Leverage your organisation’s LMS to reduce attrition

Lack of career-development opportunities leads to high employee turnover; business leaders use technology-led learning management systems to solve this problem.


Business organisations need competent talent to meet their growth projections. In the ever-changing business environment, companies find it very challenging to ensure that profits rise. Moreover, the increasing burden of costs and competition keeps the senior leaders on their toes. In this respect, acquiring competent talent ranks very high on any leader’s mandate.

Not only do organisations compete with each other to get the best slice from the talent pool in any industry, they also devote time, energy and resources to retain the existing talent. Team leaders and HR play a very active role in keeping the attrition rate low. Business leaders roll out a volley of engaging activities periodically to keep the employees engaged.

Such activities ensure personal and professional development. Further, automation is helping leaders to customise learning and development (L&D) solutions and reward programmes to suit individual interests. Moreover, by providing the workforce with a work-life balance, organisations can improve retention.

According to recent research by Work Institute, the following were found to be the prominent reasons why employees voluntarily quit their jobs.

• 22 per cent employees leave for career development.

• 12 per cent leave due to work-life balance.

• 9 per cent leave due to compensation and benefit.

While 22 out of 100 people leave due to lack of opportunities, only nine out of 100 leave because they are unhappy with the rewarding. Clearly, lack of career growth is a primary reason for employees to leave any organisation.

Employees have a continuous need for upskilling, not only to better their performances at the current job but also prepare themselves for taking bigger responsibilities in the future. A sense of growth is very important for today’s workforce, and organisations that do not have a well-developed learning system fail to retain employees.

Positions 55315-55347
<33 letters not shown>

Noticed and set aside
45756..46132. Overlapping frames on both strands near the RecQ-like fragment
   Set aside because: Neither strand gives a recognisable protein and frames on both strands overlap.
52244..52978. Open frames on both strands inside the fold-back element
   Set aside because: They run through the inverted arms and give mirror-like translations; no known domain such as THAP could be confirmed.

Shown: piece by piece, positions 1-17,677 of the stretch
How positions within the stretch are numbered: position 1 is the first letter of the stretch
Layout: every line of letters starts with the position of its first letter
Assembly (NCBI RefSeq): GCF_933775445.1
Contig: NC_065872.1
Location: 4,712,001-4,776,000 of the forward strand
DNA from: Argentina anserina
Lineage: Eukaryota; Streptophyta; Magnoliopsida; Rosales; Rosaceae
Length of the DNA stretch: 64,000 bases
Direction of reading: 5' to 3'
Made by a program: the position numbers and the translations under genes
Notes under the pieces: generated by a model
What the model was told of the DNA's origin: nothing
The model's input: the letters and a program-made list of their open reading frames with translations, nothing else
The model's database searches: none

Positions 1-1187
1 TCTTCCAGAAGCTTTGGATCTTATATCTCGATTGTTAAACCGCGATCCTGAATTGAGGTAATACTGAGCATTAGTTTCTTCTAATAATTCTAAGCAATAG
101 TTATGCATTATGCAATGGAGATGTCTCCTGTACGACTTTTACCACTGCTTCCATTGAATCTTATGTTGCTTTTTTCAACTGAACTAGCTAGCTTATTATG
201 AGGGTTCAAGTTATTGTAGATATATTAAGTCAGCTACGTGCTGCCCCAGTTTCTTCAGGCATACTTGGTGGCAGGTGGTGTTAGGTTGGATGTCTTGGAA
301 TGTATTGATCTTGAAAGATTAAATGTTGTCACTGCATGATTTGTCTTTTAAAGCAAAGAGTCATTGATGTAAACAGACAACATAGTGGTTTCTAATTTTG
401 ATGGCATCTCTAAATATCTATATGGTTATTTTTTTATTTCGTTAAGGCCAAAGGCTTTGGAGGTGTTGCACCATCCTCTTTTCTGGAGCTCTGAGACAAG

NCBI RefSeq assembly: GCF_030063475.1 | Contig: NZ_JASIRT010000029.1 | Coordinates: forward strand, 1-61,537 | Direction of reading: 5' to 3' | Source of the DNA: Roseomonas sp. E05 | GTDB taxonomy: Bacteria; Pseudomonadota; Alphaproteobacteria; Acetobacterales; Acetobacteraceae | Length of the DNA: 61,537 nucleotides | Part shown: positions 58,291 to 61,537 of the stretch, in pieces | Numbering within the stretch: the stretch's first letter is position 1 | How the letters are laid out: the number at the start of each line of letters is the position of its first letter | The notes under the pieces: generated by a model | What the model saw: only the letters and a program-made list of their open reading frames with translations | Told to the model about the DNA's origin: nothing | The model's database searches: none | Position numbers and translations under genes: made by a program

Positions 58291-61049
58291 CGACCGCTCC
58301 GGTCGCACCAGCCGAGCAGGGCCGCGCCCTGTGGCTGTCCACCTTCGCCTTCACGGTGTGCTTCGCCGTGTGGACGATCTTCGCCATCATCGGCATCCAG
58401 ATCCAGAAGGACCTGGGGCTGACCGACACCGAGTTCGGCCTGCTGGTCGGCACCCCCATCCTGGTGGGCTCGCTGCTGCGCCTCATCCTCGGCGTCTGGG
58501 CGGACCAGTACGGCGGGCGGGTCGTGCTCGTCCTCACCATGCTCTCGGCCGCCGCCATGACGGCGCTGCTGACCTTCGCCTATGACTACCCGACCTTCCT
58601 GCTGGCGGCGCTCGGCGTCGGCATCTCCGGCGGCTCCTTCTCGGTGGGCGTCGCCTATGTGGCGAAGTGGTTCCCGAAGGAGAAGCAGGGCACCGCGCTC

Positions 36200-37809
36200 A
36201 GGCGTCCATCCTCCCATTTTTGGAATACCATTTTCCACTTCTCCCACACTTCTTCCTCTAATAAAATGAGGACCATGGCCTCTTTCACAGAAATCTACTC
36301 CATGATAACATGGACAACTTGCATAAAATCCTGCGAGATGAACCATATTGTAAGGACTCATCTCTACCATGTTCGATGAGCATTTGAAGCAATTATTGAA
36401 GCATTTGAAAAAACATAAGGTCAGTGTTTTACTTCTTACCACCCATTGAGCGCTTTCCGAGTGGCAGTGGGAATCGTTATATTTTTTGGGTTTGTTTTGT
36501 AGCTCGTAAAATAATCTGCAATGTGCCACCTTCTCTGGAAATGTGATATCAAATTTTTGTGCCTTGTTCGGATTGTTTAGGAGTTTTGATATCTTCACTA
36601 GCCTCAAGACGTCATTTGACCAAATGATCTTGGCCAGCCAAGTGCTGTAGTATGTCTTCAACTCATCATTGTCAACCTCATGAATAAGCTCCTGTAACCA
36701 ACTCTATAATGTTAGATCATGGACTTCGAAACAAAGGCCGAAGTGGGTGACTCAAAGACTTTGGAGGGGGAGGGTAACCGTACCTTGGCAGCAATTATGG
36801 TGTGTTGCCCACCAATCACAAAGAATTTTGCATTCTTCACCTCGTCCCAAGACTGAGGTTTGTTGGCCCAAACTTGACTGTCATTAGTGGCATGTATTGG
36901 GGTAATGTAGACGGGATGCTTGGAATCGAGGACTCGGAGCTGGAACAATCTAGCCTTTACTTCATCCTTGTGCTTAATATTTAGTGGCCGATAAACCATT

Flexible learning opportunities that are enabled by new-age learning management systems (LMS), help to keep employees engaged and growing continuously. An LMS uses data whereby leaders can track performances and intervene in a timely manner to provide upskilling.

Be it the line managers or the senior leadership, an LMS is leveraged pervasively within an organisation to create leadership pipelines and tackle attrition. The following are the LMS features that take learning to the next level:

• Flexibility in preparing the learning modules.

• Learners can choose from multiple options available, and an
interactive interface also helps them to communicate their preferences for learning topics.

• A dashboard helps them see the courses they have enrolled in, their progress and assignments.

• The entire cloud-based software can be accessed from anywhere and the learner can learn anytime.

Download the guide to know the key factors to consider when choosing an LMS to ensure effective learning across the entire employee lifecycle.

Faced with the relentless acceleration of artificial intelligence (AI),
cognitive technologies, and automation, 86 per cent of respondents in this year’s Global Human Capital Trends survey by Deloitte believe they must reinvent their ability to learn.

Thus, organisations that fail to offer their employees a digital learning platform, that can be leveraged to upskill, will not be able to retain talent. They will lose them to their competitors. To overcome the attrition issue, leaders must provide an LMS that help all employees to track their professional growth with a clear vision for their career progression. Technology can be an enabler to streamline the mobility process such that employees can move between functions, jobs, projects and geographies.
Developing leaders is the perennial issue of our time. HR plays a key role in tweaking people policies to enhance the employee experience, keeping in mind the unique requirements of the four generations of employees present in the workforce today.

In the 21st century, retention is taken more seriously as voluntary turnover is increasing, adding significant operational cost to organisations, and thus, diluting the profits. As a result, business leaders churn out policies and practices that constantly change, to enhance the people experience at work. Opportunities for experiential learning and soft skills development form the larger chunk of employee expectations from any employer. Automation is helping to create LMS software that enables leaders to offer opportunities to all workers across an organisation.

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